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Article
July 1997

Neurological and Psychiatric Predictors of Mortality in Patients With Alzheimer Disease in California

Author Affiliations

From the Department of Epidemiology and Biostatistics (Dr Moritz), and Institute for Health and Aging and Department of Social and Behavioral Sciences (Dr Fox), University of California, San Francisco; Parke-Davis Pharmaceutical Research Division, Warner-Lambert Co, Ann Arbor, Mich (Dr Luscombe); and Departments of Psychiatry and Behavioral Sciences, Stanford University School of Medicine, Stanford, Calif (Dr Kraemer). Dr Luscombe is now in private practice in Richland, Mich.

Arch Neurol. 1997;54(7):878-885. doi:10.1001/archneur.1997.00550190066016
Abstract

Objective:  To determine whether neurological and psychiatric symptoms predict survival time among patients with Alzheimer disease (AD) after adjusting for the influence of sociodemographic variables, health conditions, and dementia severity separately for men and women.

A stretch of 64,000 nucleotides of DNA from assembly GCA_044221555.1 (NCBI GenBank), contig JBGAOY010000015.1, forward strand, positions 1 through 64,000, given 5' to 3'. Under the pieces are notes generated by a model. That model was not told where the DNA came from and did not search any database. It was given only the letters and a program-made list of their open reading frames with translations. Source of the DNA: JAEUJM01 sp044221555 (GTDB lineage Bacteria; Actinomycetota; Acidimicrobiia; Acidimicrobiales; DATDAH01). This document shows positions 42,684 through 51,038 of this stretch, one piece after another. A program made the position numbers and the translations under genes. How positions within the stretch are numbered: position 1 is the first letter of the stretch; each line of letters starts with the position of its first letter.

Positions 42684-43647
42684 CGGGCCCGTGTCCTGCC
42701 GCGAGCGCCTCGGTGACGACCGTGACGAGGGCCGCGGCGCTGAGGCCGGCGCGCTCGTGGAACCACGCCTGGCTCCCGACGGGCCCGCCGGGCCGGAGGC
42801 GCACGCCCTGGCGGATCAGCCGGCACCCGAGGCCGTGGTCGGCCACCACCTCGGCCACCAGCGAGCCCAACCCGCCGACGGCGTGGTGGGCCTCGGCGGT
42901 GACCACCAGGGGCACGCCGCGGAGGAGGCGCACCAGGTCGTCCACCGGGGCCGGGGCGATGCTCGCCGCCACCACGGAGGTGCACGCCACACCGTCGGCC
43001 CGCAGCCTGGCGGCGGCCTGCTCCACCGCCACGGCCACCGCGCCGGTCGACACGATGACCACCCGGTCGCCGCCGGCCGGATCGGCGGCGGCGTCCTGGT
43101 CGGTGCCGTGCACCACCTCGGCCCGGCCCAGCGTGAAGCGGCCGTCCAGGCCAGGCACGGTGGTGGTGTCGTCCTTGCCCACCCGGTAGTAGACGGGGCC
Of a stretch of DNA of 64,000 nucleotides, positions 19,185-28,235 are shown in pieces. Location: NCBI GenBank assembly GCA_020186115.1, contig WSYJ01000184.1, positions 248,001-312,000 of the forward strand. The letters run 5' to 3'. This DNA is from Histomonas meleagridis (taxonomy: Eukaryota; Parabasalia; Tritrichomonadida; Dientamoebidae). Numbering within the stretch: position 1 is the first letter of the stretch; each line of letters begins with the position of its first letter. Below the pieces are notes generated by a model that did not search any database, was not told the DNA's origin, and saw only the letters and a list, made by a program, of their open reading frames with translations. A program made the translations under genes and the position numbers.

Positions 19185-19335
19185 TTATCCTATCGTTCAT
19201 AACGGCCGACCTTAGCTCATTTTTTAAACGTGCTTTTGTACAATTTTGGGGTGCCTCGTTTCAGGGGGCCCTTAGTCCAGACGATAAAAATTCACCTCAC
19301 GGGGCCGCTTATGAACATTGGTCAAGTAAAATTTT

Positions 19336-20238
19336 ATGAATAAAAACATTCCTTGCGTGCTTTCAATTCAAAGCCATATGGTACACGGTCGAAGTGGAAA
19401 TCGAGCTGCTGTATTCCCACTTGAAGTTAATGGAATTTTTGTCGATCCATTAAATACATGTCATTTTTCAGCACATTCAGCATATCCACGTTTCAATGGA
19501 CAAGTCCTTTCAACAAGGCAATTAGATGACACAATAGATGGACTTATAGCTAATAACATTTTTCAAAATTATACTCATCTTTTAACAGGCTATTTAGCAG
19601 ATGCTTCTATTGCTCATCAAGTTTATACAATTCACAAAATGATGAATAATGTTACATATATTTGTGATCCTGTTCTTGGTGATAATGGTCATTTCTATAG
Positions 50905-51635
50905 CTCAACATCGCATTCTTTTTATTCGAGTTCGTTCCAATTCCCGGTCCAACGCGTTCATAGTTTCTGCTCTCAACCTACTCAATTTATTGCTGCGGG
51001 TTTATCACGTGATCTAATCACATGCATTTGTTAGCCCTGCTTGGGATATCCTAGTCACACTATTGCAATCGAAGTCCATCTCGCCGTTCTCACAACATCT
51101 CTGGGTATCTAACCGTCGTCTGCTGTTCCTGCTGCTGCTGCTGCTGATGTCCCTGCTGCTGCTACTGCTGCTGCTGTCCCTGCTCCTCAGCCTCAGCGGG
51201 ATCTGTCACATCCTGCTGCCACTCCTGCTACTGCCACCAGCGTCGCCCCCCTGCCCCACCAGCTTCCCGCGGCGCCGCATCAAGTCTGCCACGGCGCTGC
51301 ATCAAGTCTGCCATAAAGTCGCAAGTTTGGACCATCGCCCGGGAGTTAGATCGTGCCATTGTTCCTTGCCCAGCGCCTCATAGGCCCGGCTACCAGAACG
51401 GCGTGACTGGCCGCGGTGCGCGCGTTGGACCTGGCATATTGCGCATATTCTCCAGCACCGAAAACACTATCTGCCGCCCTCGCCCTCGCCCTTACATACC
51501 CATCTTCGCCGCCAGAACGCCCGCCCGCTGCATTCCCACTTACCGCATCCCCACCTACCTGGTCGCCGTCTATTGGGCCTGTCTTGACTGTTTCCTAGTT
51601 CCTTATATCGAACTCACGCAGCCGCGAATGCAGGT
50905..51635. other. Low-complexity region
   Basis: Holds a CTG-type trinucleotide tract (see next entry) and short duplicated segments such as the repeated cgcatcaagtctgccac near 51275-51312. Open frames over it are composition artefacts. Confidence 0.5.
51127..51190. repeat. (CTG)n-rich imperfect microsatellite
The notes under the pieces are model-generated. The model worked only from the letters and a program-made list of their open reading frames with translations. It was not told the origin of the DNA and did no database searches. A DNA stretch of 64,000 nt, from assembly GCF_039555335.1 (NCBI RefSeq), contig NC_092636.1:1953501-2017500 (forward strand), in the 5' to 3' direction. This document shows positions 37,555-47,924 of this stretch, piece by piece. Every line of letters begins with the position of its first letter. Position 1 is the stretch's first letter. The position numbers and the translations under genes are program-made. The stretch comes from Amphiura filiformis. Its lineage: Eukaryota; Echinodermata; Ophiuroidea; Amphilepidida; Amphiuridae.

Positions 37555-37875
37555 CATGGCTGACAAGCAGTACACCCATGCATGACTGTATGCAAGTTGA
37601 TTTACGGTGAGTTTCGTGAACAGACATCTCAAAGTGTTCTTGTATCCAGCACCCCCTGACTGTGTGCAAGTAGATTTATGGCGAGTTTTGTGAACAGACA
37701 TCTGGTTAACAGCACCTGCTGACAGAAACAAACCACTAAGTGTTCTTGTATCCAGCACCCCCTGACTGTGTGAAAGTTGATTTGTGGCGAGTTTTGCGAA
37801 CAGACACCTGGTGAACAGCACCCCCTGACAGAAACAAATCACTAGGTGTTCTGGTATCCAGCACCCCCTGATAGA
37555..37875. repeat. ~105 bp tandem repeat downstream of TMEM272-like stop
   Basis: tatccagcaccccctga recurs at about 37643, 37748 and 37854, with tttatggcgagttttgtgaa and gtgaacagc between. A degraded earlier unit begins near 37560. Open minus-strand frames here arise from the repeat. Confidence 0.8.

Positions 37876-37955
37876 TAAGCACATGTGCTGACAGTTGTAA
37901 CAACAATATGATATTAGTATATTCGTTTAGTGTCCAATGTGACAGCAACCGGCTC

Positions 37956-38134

Design:  The sample consisted of 936 men and women diagnosed as having probable or possible AD at 1 of 7 Alzheimer's Disease Diagnostic and Treatment Centers throughout California from 1986 through 1990. Data on dementia severity, comorbid conditions, and demographic characteristics were collected at the time of AD diagnosis. Data on vital status and dates of death were obtained by linking the patient file to several administrative databases maintained by the California State and federal governments. The mean length of follow-up was 31 months. Data were analyzed with Kaplan-Meier survival curves and Cox proportional hazards models.

Results:  Men had shorter survival times than did women (log-rank test, 30.93, P<.001). Among men, but not women, survival times were negatively associated with selected neurological and psychiatric symptoms. Among women, but not men, a history of cardiovascular conditions was associated with poorer survival.

Conclusions:  Patterns of survival and predictors of survival time among patients with AD differ by sex. Future studies of survival and progression of AD need to examine men and women separately.

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